Google Scholar is a search engine that provides academic results to its users, showing links to journal articles or theses on a selected topic. It’s free to access, and scans the text of academic literature available to it in order to provide the most relevant results according to the search terms chosen by the user.
It aims to assess every piece of research the way a scholar would do, giving equal weighting to the content of the article, the author, and how many times it has been cited by other works. However, it has been said that it gives disproportionate importance to the citation count, and works that are already heavily cited will appear in the top results, thus accumulating even more citations. This leaves other articles at a disadvantage regardless of the quality of content or reputation of the author. Despite the imperfections of its ranking ways, Google Scholar is an often recommended resource throughout academic communities, and whenever it is mentioned on a shortlist of useful tools, the way citations are taken into account is always referred to as extremely useful.
Google Scholar was launched in November 2004 as the product of Anurag Acharya and Alex Verstak, who were working on the main Google search engine at the time. In 2006, Microsoft launched a competing service called Windows Live Academic Search, and Google Scholar had to step up its game in order to stay ahead. As a result, Google introduced a citation importing feature which made it easier for Google Scholar users to put their search results and website activity to practical use. In 2007, Google Scholar started archiving journal articles by scanning them and adding them to a digitised collection. While this process sounds similar to the activity of Google Books, it differs through the care and attention to detail in the way the scanned copies are indexed. Whilst Google Books sometimes has incorrect information about the book the scans come from, Google Scholar makes a point of adding accurate meta tags in order to help people to quickly find information and use it to further their own research. Helpful tags also aid the programme itself when it comes to offering correct citations users can put into their own bibliographies.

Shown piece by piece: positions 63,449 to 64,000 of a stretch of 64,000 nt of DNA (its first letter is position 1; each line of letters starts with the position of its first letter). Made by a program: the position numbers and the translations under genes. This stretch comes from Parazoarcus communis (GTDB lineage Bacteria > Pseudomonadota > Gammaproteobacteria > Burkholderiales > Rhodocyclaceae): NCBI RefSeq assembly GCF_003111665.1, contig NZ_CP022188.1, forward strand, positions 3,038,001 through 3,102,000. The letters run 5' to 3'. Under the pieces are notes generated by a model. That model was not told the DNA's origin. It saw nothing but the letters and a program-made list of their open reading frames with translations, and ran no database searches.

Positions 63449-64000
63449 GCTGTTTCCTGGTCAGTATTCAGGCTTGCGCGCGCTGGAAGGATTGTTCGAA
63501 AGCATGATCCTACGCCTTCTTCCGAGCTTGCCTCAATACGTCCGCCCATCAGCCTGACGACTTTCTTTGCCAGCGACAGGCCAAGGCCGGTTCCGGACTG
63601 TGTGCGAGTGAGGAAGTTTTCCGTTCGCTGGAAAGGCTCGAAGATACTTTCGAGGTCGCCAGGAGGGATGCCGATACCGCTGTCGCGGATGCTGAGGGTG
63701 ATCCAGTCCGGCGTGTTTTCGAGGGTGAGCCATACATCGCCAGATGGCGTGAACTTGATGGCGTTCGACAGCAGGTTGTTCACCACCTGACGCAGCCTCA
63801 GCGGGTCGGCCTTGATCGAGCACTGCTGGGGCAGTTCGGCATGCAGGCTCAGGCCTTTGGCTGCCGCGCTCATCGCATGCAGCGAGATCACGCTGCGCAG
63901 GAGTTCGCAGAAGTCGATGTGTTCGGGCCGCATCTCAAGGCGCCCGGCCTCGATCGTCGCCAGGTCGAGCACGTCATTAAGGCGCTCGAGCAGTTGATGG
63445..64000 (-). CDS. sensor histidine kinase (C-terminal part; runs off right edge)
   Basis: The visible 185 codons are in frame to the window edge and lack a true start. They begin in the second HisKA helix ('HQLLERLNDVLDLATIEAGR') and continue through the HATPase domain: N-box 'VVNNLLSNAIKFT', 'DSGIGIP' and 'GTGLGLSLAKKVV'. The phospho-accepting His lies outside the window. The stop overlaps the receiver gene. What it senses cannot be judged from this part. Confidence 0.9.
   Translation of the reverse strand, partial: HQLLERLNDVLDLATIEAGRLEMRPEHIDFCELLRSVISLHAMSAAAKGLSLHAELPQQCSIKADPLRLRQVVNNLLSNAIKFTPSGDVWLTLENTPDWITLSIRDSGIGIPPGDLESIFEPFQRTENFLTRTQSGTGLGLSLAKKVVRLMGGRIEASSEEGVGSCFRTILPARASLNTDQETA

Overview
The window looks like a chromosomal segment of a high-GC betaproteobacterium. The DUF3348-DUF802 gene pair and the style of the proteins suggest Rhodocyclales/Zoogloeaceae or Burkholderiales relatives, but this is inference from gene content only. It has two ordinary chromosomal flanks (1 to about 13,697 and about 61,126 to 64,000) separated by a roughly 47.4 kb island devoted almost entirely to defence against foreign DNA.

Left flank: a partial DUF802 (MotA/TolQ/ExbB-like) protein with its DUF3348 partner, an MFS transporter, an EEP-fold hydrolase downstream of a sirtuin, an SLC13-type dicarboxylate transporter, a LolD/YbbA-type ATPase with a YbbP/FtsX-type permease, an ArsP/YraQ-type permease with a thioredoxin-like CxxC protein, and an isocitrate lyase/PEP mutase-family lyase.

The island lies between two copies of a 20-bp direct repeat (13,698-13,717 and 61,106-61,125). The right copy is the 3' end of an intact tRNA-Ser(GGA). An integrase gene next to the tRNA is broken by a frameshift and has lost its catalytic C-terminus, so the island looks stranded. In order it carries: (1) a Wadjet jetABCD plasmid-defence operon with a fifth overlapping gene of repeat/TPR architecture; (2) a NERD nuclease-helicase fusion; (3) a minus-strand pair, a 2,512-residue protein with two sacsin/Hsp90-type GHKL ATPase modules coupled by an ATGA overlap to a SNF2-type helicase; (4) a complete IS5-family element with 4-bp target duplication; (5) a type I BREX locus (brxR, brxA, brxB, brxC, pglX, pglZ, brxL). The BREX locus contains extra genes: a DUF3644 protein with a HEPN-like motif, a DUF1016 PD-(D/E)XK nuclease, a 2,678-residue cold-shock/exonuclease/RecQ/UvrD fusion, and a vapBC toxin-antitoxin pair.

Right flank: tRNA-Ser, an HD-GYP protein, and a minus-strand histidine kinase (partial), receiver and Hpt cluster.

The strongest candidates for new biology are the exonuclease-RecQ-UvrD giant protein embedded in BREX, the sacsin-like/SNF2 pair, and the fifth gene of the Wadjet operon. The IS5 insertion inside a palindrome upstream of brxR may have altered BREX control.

Google Scholar was removed from the main search pages in 2011, making it harder to find and almost impossible to stumble upon by users who didn’t know it existed. Despite this move, which made it look like Google might discontinue the project soon or simply abandon it, Google Scholar continued to be updated in the last two years and 2012 saw the introduction of public profiles to the site. Scholars can now create their own author page and fill in their personal profiles, while Google will automatically link them to their work and calculate how many citations they have.
Google Scholar also indexes many legal cases, making it a valuable resource for the legal professionals looking for historical accounts of cases and rulings. However this service also attracts members of the public looking for legal advice. This prompted Google to add a disclaimer to its front page saying that information about rulings archived by Google Scholar is not a substitute for legal counsel and that Google cannot accept any responsibility over misuse.
It’s important to note that while Google Scholar is free to use, it doesn’t offer free access to journal articles that have been published by sources that might require subscriptions. Often links from Google’s service lead to journals where abstracts and references are freely available, but the full text of the article can only be accessed after paying a fee.